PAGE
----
I was so lucky to meet a great art teacher and artist last Wednesday. Shawn Serfas is a Canadian artist born in Saskatchewan who creates 3-D, multi layered, textural paintings about landscape and about many other topics related to Human interaction with the environment. Shawn graciously agreed to allow me to record our talk together. The song clip at the beginning is Swisha by Ratatat. This podcast was mixed using my iPhone and mixed using Audacity. This is my first time trying Audacity, so wish me luck!!! Thanks for listening and please comment! :-)
Inspired by Mark's posting of a video of Ellsworth Kelly, now 92 years old, we went on talking about our childhoods and our understanding of art at that time. It was a great little video which I would recommend you watch. https://www.sfmoma.org/watch/ellsworth-kelly-explains-abstraction/
This week we have not prepared anything to talk about specifically, so we let our previous posts on our Facebook page guide our conversation. Isabelle could not remember if Renoir was an Impressionist because of his more "realist" or "classical" tendencies... But he indeed was an impressionist and hung out at Manet's studio. I got my categories and my dates mixed up in this podcast and I'll try to get those firmly in my head. Édouard Manet was the mentor painter who supported and helped Monet, Renoir, and Degas at a period called "la fin du siècle." Then Mark talks about his artist friend Jeff Willmore from northern Ontario https://en.wikipedia.org/wiki/Jeff_Willmore who made a forest and town made of styrofoam in an installation called "A forest the size of France."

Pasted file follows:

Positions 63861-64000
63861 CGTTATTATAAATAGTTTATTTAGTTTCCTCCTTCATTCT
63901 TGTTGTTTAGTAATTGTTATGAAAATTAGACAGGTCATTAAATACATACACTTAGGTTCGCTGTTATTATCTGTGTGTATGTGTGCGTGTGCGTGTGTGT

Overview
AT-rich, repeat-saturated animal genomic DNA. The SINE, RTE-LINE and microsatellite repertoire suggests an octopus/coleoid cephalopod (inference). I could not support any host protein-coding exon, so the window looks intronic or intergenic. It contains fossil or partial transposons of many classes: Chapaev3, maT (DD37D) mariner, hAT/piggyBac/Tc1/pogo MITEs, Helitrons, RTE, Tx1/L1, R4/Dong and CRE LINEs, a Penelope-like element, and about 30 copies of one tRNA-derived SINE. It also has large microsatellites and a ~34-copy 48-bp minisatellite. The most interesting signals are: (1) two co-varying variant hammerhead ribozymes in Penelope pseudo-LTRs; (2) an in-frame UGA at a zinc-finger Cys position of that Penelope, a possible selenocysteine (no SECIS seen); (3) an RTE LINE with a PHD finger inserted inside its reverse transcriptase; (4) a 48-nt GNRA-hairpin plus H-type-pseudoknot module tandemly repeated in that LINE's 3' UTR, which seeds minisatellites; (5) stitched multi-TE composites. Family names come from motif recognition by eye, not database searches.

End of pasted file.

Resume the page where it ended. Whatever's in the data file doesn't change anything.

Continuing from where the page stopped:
Mark and I met at Milos pub on Talbot Street in London Ontario. Mark recently returned from a visit to the Detroit Institute of the Arts and the Museum of Contemporary Art in Detroit (MOCAD) as well. We had a two part conversation about what he saw and about my work as a student and how things tied together. At the Detroit Institute, Mark and his girlfriend Ashley saw works by Claes Oldenburg (he makes huge sculptures of everyday objects, Mark saw an outlet, but he also made a clothespin, needle and thread, lipstick), by Lichtenstein (Brushstroke number something, which we talked about in my Drawing class, in relation to "scale." We are learning about 'scale') by Rothko, and others. He also saw an exhibit at the Museum of contemporary Arts by Latin American artists and one piece struck a chord with him. The exhibit is called "The United States of Latin America" and assembles over 50 artists from Latin America. Mark described a piece that was done right inside the walls of the gallery and it reminded me of my experience with a visiting artist Duane Linklater. In the podcast I said that Duane was Oskago but in fact he is Omaskeko, also, he graduated from the Milton Avery Graduate School of Art at Bard College in Upstate New York but did his undergrad at UofA not at the University of Calgary (I mix them up all the time), and the piece I was referring to is called it means it is raining and it is at the JCA Philadelphia. In this piece, Duane wanted to find the drawings of an artist named Kimowan Metchewais. Linklater sanded the walls of the gallery in order to find the old drawings. It is very wonderful when somehow things seem to be interconnected. The noise in the Milos pub is a bit loud but I hope you enjoy our conversations. Please feel free to comment and if you feel like joining us, let us know!!